Not signed in (Sign In)

Vanilla 1.1.9 is a product of Lussumo. More Information: Documentation, Community Support.

    I am starting to think that in order to prevent completely inappropriate questions from non-mathematicians (there's a *lot* of them) it would be useful to have a "math-oriented captcha" at the first login, in the spirit of (try reloading the page several times; 1/3 of the captchas are "derive... and evaluate it at...", and 1/3 are "find the least real zero of the polynomial...").

    1) has this already been discussed before? A quick meta search returned nothing.
    2) is this possible at all within the Stack Exchange engine? Since the site relies on OpenID rather than a real registration, I am not sure that this is possible at all.
    3) do you find it a reasonable idea?
    • CommentAuthorquid
    • CommentTimeAug 10th 2011

    Could you give examples of some questions of which you think that they could be prevented by this sort of captcha?

    I looked at some of the captchas, five or so, they were all high-school level or at best basic calculus; question below this level are IMO rare.

    In any case, I do not think this would work well. (Even if the site could have it at no effort for anybody, I'd be against it.)


    Clearly the sentiment has been expressed before. See, e.g., the last comment (as of this writing) in this thread:


    Essentially, we've discussed measures like this (but not exactly this) before, and the very strong feeling (at least on my part...) has been that every tiny little hurdle we put in front of real mathematicians using the site is way more costly to us that dealing with inappropriate questions.

    At the moment I count only two closed questions on the front page; by historical standards that's actually really good. It might be useful to have a discussion again about people's impressions of the level of inappropriate questions, and what, if anything we should be doing about it. It is possible to deal more robustly with off-topic questions --- e.g. users can flag for moderator attention, suggesting immediate closure or deletion, and this might slightly speed up their disappearance. That said, closures these days usually don't involve the moderators at all.


    I agree with Scott. The potential costs far outweigh the minor benefits; and if you think we get a lot of off-topic questions then you have been living a blessed life on the Internet so far...

    • CommentAuthorAngelo
    • CommentTimeAug 10th 2011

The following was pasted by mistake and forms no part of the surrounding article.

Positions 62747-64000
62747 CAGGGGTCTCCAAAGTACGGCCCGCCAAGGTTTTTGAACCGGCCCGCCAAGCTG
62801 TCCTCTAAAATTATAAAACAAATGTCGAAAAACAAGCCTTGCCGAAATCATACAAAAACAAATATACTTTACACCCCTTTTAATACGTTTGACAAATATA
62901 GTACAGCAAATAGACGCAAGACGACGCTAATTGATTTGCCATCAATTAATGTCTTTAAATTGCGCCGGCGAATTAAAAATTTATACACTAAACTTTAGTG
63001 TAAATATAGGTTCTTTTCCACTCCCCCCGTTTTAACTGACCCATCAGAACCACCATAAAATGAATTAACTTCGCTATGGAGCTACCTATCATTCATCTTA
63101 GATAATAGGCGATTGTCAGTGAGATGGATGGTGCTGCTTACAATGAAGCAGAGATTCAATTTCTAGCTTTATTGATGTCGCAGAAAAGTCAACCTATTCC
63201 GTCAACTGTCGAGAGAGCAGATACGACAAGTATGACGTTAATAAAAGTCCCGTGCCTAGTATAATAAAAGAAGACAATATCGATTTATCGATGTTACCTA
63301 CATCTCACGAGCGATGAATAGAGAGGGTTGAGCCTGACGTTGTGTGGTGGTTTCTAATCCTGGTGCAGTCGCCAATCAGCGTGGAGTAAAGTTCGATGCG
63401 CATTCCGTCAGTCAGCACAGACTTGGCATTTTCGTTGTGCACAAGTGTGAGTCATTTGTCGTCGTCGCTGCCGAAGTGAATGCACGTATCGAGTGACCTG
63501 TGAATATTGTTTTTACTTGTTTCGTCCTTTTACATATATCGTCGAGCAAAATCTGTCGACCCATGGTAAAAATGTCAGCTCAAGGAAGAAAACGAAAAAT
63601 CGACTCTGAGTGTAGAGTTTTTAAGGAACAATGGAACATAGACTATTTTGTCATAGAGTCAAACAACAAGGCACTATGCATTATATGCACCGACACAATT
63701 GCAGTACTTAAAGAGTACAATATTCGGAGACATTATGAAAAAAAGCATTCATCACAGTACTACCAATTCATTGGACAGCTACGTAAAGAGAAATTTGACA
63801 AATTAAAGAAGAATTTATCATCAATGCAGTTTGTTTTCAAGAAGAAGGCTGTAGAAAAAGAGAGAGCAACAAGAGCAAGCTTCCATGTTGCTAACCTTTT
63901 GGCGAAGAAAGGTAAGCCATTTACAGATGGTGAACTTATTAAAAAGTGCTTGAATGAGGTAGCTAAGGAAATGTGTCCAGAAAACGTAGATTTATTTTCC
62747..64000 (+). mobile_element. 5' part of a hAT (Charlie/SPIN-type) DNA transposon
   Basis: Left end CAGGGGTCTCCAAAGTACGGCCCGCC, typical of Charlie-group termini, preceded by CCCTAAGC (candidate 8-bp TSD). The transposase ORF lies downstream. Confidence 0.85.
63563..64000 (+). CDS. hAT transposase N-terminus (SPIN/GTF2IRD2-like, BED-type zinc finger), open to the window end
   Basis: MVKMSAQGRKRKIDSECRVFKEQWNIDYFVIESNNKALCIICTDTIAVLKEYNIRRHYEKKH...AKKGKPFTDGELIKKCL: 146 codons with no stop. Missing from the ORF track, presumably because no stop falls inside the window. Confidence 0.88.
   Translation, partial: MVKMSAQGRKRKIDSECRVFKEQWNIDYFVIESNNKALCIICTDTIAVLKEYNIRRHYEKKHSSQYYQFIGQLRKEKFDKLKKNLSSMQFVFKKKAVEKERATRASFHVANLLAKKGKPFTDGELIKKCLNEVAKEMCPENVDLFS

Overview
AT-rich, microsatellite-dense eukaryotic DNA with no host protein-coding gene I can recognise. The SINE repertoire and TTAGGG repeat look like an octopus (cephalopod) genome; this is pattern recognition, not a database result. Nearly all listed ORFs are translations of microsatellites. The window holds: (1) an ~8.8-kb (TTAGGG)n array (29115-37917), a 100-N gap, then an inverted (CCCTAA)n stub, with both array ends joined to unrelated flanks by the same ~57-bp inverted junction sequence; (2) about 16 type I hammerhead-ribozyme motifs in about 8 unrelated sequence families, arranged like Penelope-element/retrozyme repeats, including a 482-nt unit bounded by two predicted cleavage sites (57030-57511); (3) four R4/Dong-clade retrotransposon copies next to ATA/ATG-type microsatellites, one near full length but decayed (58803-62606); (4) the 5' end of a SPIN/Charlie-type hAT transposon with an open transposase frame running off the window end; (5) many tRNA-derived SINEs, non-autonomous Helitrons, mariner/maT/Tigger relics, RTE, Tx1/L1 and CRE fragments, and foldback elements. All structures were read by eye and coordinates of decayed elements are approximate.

I know I would not enjoy solving calculus problems to post, and I suspect that many others would feel the same.

    I wouldn't either. And it might turn away mathematicians whom we'd otherwise like to attract.

    • CommentAuthorgrp
    • CommentTimeAug 10th 2011 edited

    In another thread I suggested the idea of a two tiered arrangement of questions. The tier most viewed by the community would be the "research" tier, while it would be possible to have other questions relegated to the "other" tier and still be viewed by those of the community who wished to see them. New users could post to the "other" tier and request a sponsor to move it to the research tier. While the standard cries of "But we can't change the software!" and "Why give new research mathematicians any more hurdles?" could be given, I would like to see a consideration of this idea. I think it would address the issue brought up by the the thread and, if properly thought out, could be a direction we want a new platform to go.

    I can imagine at least two disadvatanges to such a system, but I prefer other eyes consider this and wish to hear other points of view.

    Gerhard "Ask Me About System Design" Paseman, 2011.08.10


    I see there's general consensus against this proposal, so I won't go on arguing in its favour. Besides that, the measures suggested by grp in the thread linked above address the same problem in a less radical way, and seem to have more appreciation.

    @angelo: in any case, I wasn't suggesting solving calculus problems at the time of posting, but when registering, so only once in a user's lifetime.

    • CommentAuthorAngelo
    • CommentTimeAug 11th 2011
    To Federico: sorry, I had misread your post. Solving a problem when registering might be more reasonable, but still might turn off some serious people.